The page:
Cassandra Spencer: Absolutely. That was my answer after I was escorted out of the building following my two-hour-long interrogation, that was my response then, and that’s still my response today because it was the right thing to do. At the end of the day, what they were doing was wrong. It was something they were doing behind the scenes. They weren’t telling users what they were doing, I knew it was wrong in my gut, and I would still do it again today if I could go back and make the same decision.
Drew Appelbaum: Now, after this, some time passes, some other things happen in your life, and during this period, your daughter is spending time with your father in Virginia, and a bit with her father elsewhere. You were really excited that you were about to be reunited with your daughter but literally just days before, you find out that custody has been contested and ultimately, custody goes to your father.
I want to know, you talked about it in the book but how does something like this happen without you getting a warning that things are being contested in court?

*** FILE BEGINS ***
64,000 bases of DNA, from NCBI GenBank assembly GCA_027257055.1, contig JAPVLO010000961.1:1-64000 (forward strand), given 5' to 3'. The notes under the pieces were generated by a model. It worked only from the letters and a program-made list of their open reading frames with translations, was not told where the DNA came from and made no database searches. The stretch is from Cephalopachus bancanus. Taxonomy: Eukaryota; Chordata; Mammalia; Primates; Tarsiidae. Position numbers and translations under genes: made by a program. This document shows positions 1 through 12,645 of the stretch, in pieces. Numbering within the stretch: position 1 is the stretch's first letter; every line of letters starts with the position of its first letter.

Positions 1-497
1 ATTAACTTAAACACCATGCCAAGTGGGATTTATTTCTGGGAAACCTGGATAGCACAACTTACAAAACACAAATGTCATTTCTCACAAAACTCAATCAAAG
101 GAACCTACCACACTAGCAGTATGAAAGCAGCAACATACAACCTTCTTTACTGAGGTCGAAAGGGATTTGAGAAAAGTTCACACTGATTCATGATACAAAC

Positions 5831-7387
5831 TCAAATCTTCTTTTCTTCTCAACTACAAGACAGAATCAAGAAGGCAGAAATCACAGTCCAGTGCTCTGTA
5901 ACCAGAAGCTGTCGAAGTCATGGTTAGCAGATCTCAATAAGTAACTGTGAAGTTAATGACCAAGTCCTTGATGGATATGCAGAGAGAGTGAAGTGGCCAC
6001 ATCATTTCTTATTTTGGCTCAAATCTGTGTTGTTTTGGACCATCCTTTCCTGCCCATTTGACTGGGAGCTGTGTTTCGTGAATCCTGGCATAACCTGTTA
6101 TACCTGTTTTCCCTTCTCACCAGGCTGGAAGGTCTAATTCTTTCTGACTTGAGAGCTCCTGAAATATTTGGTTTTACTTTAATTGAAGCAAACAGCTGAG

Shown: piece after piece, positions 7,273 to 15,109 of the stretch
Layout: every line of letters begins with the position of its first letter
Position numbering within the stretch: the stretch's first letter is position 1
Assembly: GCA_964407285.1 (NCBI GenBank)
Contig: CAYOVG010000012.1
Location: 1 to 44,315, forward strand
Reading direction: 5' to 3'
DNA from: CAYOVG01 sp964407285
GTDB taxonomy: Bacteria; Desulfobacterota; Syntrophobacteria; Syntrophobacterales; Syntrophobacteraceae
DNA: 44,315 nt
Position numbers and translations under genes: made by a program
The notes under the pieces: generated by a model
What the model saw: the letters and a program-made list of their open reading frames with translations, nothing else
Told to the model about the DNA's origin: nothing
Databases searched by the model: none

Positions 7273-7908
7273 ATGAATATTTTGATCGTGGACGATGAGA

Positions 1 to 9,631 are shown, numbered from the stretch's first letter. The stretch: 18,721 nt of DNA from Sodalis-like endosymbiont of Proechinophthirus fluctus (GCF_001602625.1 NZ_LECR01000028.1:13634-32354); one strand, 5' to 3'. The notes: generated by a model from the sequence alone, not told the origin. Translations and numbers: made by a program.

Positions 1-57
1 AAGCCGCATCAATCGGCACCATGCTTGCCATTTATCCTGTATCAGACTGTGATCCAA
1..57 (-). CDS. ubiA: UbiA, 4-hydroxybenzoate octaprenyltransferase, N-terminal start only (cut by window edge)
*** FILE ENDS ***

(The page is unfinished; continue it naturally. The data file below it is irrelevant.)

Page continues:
Cassandra Spencer: That’s one of the things that to this day, I still can’t answer. It wasn’t even that I found out days before that she was not going to be coming home. I was literally sitting at my house waiting for her father to drop her off after her summer visitation. I had been trying to call them all day. I ended up being freaked out and having to call the police because I didn’t know what was going on, and I still don’t know how that was even a legal thing.
That is something that was another inspiration for writing this book is because this child, my daughter, has two parents, me and her father. We’re both able-bodied, we’re both fit parents, neither one of us has any kind of weird criminal history or drug abuse or abuse or neglect, anything like that in our backgrounds, and yet, she’s living with my father, who arguably has some very questionable views and questionable parenting practices to put it mildly. It’s a great question that I still cannot answer.